Labour were in chaos this morning after the party abstained from voting against Government plans to brutally cut welfare.

Had Labour joined the SNP and five other opposition parties, the Tory plans would have have been defeated.

The Commons backed the Welfare Reform and Work Bill by 308 to 124 votes, a majority of 184. 184 Labour MPs abstained.

The SNP have claimed that they are now the real party of the opposition.

Those abstaining included leadership contenders Yvette Cooper, Liz Kendall and Andy Burnham. The party’s only Scottish MP, Ian Murray also failed to vote.

Harriet Harman had ordered her MPs to abstain the vote. 48 defied the temporary leader and voted against the bill.

Rebels included leadership hopeful Jeremy Corbyn and London mayoral candidates Sadiq Khan and David Lammy.

The controversial bill will see the introduction of a welfare cap and the restriction of child tax credit to a claimant's first two children.

Reacting to the vote this morning, Labour MP Diane Abbott tweeted: "330,000 children will be hit by Tory Welfare bill and single mothers hit hardest. How do the abstainers feel this morning?”

Commenting, the SNP’s Fair Work and Employment spokeswoman Hannah Bardell MP said the decision would “haunt” the Labour party.

"The Tories' cruel welfare cuts damage the working poor and vulnerable people, and had to be opposed. Labour had the perfect opportunity to join the SNP in a progressive coalition to oppose the Tories - but with some honourable exceptions they sat on their hands.

"This disgraceful stance will haunt Labour through next year's Scottish Parliament election and far beyond. Labour have completely abandoned any pretence of being a party of social justice and progress - just as they did when they so shamefully voted to support George Osborne's £30 billion more austerity cuts.

"This cuts Bill is an attack on civil society, it’s an attack on our poorest and hard working families, and it’s a regressive Bill that takes us back in time with cuts that will hit women and children the hardest.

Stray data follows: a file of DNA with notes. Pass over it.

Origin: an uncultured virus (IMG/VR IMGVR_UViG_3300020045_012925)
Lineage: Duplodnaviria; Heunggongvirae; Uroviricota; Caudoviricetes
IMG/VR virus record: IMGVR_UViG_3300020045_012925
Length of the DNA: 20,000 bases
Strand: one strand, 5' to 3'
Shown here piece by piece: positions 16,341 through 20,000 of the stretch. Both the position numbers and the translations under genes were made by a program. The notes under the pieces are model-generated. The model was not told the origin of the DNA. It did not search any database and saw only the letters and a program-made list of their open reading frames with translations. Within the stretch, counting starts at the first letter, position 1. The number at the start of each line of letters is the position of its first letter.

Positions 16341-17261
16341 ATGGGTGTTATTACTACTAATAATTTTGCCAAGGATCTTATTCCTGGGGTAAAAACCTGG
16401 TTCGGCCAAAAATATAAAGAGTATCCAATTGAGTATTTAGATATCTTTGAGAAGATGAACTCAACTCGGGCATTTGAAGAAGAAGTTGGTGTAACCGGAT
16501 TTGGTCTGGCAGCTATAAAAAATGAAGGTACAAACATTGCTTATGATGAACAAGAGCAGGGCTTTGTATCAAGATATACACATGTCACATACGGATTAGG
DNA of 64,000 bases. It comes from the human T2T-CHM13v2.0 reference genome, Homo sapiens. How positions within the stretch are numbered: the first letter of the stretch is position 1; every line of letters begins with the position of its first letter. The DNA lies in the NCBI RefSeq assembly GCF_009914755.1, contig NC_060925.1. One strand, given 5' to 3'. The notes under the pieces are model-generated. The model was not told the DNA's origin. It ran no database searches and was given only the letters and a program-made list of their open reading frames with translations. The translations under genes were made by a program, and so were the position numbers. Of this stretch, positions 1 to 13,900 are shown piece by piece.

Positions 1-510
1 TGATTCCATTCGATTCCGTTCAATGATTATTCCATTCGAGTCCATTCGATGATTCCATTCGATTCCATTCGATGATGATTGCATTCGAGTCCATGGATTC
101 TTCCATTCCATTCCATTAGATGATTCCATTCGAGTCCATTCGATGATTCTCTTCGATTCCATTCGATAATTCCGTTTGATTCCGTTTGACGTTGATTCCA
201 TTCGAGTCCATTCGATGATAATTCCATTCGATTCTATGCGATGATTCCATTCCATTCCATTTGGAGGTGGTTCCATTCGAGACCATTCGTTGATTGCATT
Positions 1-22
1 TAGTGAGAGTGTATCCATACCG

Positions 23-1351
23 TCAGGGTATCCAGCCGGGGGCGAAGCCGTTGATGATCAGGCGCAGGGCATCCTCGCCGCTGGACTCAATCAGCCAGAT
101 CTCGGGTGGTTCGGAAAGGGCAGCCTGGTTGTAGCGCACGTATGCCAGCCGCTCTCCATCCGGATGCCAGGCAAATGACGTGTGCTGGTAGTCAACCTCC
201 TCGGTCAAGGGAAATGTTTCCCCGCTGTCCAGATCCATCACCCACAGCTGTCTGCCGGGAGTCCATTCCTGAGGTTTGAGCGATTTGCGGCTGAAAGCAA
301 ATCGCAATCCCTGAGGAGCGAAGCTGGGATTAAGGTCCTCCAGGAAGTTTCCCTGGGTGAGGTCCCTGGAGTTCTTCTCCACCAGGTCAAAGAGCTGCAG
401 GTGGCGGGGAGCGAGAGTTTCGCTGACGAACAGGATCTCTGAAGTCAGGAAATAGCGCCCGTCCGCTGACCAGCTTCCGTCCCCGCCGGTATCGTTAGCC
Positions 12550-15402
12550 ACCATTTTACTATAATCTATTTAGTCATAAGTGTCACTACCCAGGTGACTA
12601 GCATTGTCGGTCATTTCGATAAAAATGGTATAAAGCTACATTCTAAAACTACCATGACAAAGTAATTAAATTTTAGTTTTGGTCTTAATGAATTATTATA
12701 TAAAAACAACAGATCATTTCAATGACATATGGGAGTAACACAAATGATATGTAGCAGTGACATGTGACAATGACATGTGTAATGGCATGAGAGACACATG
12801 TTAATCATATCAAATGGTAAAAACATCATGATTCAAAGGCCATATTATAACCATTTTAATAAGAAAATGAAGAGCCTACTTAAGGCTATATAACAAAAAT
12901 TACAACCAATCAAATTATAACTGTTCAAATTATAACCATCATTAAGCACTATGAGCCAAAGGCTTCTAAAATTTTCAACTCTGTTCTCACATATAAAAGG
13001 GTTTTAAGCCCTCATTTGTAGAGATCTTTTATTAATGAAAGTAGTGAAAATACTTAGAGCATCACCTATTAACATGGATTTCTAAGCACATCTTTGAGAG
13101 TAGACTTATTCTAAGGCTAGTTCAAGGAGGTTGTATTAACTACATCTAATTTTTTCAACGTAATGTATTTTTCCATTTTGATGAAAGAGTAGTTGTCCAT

"It is now beyond doubt that the SNP are the real and effective opposition to the Tory government. People in Scotland will be appalled by this Bill, and the 56 SNP MPs will continue to oppose it and set out a progressive alternative, even if Labour will not."

Eighteen of the 53 Labour MPs first elected to Parliament last May, 18 opposed the bill. All the Liberal Democrats opposed the bill, including former Deputy Prime Minister Nick Clegg.

During a five-hour debate, Labour MP John McDonnell said he would "swim through vomit" to oppose the legislation.

"Poverty in my constituency is not a lifestyle choice, it is imposed upon people.” he said.

"We hear lots about how high the welfare bill is, let's understand why that's the case.

"The housing benefit bill is so high because for generations we've failed to build council houses, we've failed to control rents, we've done nothing about the 300,000 properties that stand empty in this country."

Corbyn, the veteran left-winger who has managed to secure the support of most constituency Labour parties in the leadership race, released a brief statement before the debate saying he would vote against the bill.

Corbyn wrote: “I am voting against the government on the welfare bill tonight because I believe it will increase child poverty.

“We should be proud of the fact the last Labour government took 800,000 children out of poverty – but the approach of this bill goes in the opposite direction. We cannot stay neutral on that.

“We introduced tax credits to fill the gap between wages and the cost of living. Osborne’s proposals do nothing to close that gap, whilst taking away the vital lifeline tax credits provided.”

A Labour amendment setting out why the party disagrees with the government was tabled last minute in a bid to stop a backbench rebellion. It was defeated 308 to 208.

There was some support for Harman position, in a column for the Guardian, Chancellor George Osborne welcomed her position.

“I thought British politics had taken a step forward when Labour’s acting leader, Harriet Harman, indicated that she would support at least some of our reforms” he wrote. “She accepted the need for a lower benefit cap and the limit on the number of children eligible for tax credits, arguing that Labour cannot continue to ignore voters’ views on welfare.”

Responding to the debate last night, Angus Robertson, the SNP Westminster Group’s leader retweeted an old Better Together tweet.

“Remember this” he asked, “‘A vote for Scotland to stay in the UK is a vote to protect Scotland and the welfare of Scottish people.’”